Nanotechnology

New Rapid Test Method to Detect COVID-19 Antibodies

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A new rapid testing method for COVID-19 has been developed by scientists at New York University (NYU) Abu Dhabi. It is an adhesive bandage that relies on gold nanoparticles to rapidly detect immune antibodies present in the bloodstream.

New Rapid Test Method to Detect COVID-19 Antibodies

NYUAD Associate Professor of Mechanical Engineering and Bioengineering Mohammad Qasaimeh. Image Credit: NYU Abu Dhabi

These antibodies, called IgM and IgG, are produced naturally due to SARS-CoV-2 infection and therefore act as useful biomarkers to identify infected individuals and track the spread of the pandemic.

This breakthrough bandage technology is user-friendly and inexpensive and can be tweaked on short notice to detect infections of other pathogens in future pandemics by leveraging specific antigens for elevated pathogens.

This test can be done at home by applying a unique adhesive bandage to the tip of the needle punctured, much like regular bandages are used to cover and protect wounds. It works by nanotechnology-based engineered tiny particles, known as gold nanoparticles, that are a billionth of a meter in diameter and consist of specific keys, called antigens, bound to them that are specific to SARS-CoV-2.

With the aid of nanotechnology methods, these keys have been used to identify and bind IgM and IgG antibodies with high sensitivity and specificity, paralleled by the lock-on mechanism. When this occurs, the color change indicates the individual’s infection status — not infected or infected with initial immunity, active immunity, or immune response — in just a few minutes.

Bandages are available at affordable prices and are disposable, making them promising for large-scale detection and screening. This can be done in public facilities, homes, and in rural areas where there is limited access to high-end testing facilities.

The NYU Abu Dhabi research group led by Associate Professor of Mechanical Engineering and Bioengineering Mohammad Qasaimeh describes the process for creating this new testing technology in a study reported in Microsystems and Nanoengineering journal.

This user-friendly test quickly and accurately identifies the presence of IgM and IgG antibodies to SARS-CoV-2, providing users with important information about their immune response to infection..

Muhammedin Deliorman, Study First Author and Research Scientist, New York University Abu Dhabi

Delorman added, “Going forward, we will explore the potential of this technology in detecting and screening other emerging viral infections. We also plan to incorporate porous, biodegradable microneedles into the bandages, enabling efficient finger puncture via in-situ puncture..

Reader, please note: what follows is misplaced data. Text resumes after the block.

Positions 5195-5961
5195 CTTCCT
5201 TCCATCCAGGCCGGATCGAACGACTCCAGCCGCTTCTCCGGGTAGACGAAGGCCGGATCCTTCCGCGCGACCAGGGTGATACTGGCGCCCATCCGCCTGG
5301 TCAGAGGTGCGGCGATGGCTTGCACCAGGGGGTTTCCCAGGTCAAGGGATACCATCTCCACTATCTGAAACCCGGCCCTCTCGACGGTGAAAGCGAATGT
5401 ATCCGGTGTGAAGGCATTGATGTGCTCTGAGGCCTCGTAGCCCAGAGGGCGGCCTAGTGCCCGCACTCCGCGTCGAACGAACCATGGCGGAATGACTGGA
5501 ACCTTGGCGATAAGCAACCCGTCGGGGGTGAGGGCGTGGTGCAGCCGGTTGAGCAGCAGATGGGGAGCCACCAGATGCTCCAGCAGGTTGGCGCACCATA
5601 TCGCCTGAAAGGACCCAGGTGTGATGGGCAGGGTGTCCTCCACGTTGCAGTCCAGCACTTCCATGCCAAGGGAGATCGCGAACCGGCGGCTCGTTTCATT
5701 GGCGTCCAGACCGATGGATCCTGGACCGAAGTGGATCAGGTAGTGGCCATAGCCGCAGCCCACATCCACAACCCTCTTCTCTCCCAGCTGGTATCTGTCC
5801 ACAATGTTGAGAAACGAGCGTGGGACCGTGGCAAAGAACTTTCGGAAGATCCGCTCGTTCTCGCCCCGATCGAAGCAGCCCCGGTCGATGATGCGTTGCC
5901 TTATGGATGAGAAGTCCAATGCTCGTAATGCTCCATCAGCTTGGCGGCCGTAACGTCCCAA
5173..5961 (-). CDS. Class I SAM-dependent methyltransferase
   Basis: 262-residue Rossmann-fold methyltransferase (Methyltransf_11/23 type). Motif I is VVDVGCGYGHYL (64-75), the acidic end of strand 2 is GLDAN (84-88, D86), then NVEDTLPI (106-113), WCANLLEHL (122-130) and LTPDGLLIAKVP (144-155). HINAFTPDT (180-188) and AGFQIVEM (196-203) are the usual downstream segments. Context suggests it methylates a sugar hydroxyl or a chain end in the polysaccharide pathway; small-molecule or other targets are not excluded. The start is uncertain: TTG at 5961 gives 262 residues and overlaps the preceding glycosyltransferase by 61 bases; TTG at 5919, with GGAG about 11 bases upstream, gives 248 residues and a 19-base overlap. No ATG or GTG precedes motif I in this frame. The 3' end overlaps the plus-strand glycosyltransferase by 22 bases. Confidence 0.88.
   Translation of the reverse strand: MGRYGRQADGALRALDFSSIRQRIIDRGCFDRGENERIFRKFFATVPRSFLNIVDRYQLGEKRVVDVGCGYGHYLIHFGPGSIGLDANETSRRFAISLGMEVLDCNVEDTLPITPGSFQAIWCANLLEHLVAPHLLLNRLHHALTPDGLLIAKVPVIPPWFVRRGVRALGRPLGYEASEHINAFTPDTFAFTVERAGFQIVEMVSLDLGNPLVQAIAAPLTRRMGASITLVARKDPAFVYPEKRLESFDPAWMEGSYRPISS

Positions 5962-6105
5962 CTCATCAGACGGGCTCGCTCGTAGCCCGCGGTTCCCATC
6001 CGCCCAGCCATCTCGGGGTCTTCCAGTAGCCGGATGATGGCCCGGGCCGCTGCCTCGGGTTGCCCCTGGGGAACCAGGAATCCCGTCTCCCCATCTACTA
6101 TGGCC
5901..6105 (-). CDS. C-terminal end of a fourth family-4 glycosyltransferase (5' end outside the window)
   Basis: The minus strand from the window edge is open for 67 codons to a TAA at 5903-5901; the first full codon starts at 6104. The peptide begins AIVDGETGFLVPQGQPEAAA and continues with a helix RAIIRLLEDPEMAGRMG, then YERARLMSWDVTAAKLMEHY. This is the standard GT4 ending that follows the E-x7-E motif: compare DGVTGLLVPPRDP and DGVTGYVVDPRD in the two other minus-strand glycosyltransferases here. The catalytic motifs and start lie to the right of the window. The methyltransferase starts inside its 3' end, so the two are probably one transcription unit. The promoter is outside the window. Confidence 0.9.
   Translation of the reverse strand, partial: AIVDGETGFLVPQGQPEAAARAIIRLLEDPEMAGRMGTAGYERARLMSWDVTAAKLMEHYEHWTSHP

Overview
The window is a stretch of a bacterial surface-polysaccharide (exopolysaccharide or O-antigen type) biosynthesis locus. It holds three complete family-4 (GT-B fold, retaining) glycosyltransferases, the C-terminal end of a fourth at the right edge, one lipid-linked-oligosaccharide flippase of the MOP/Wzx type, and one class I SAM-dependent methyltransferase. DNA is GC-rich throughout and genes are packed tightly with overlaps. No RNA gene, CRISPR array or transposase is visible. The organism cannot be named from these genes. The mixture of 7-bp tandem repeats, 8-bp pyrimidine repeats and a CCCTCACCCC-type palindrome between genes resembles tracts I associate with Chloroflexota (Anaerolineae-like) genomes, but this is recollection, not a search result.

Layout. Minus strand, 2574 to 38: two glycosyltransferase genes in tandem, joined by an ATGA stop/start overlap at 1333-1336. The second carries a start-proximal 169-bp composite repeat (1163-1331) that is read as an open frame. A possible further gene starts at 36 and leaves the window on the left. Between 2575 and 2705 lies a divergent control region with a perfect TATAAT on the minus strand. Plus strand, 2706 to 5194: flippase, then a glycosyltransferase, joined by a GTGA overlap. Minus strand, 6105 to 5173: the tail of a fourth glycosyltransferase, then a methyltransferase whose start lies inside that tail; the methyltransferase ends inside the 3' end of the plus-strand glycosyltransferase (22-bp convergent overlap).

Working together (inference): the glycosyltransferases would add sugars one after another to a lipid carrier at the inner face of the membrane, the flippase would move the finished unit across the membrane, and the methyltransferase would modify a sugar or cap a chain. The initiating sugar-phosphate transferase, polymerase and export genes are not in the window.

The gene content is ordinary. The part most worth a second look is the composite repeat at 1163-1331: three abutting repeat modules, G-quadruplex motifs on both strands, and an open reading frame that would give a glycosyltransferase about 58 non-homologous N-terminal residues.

Furthermore, Imen Boumar, one of the study’s first authors and a former Research Assistant at Qasaimeh’s Group, added, “Our goal is to contribute to improving diagnostics and assisting individuals with their health management, ultimately increasing our ability to fight and control infectious diseases on a global scale..”

Qasaimeh commented: “Importantly, real-time screening of viral infections using tests such as adhesive bandages was found to play a critical role in preventing future outbreaks and pandemics by enabling early detection.

In the future, if large-scale use of such adhesive bandage tests is combined with smartphone readouts and dedicated mobile apps, this opens up the possibility of generating location-based heat maps by local governments and health authorities to enable early identification of infected individuals, including those with asymptomatic.

Mohammad Qasaimeh, Associate Professor, Mechanical Engineering and Bioengineering, New York University Abu Dhabi

Qasaimeh added, “By quickly isolating and treating these people, the spread of the virus could be significantly reduced, preventing it from reaching the larger population.”

Journal Reference

Bumar, I., et al. (2023) Nail- and nucleocapsid-based colloidal gold assays toward the development of adhesive bandages for rapid detection and screening of SARS-CoV-2 immune responses. Micro Systems & Nano Engineering. doi.org/10.1038/s41378-023-00554-8.

Source: https://nyuad.nyu.edu/en/

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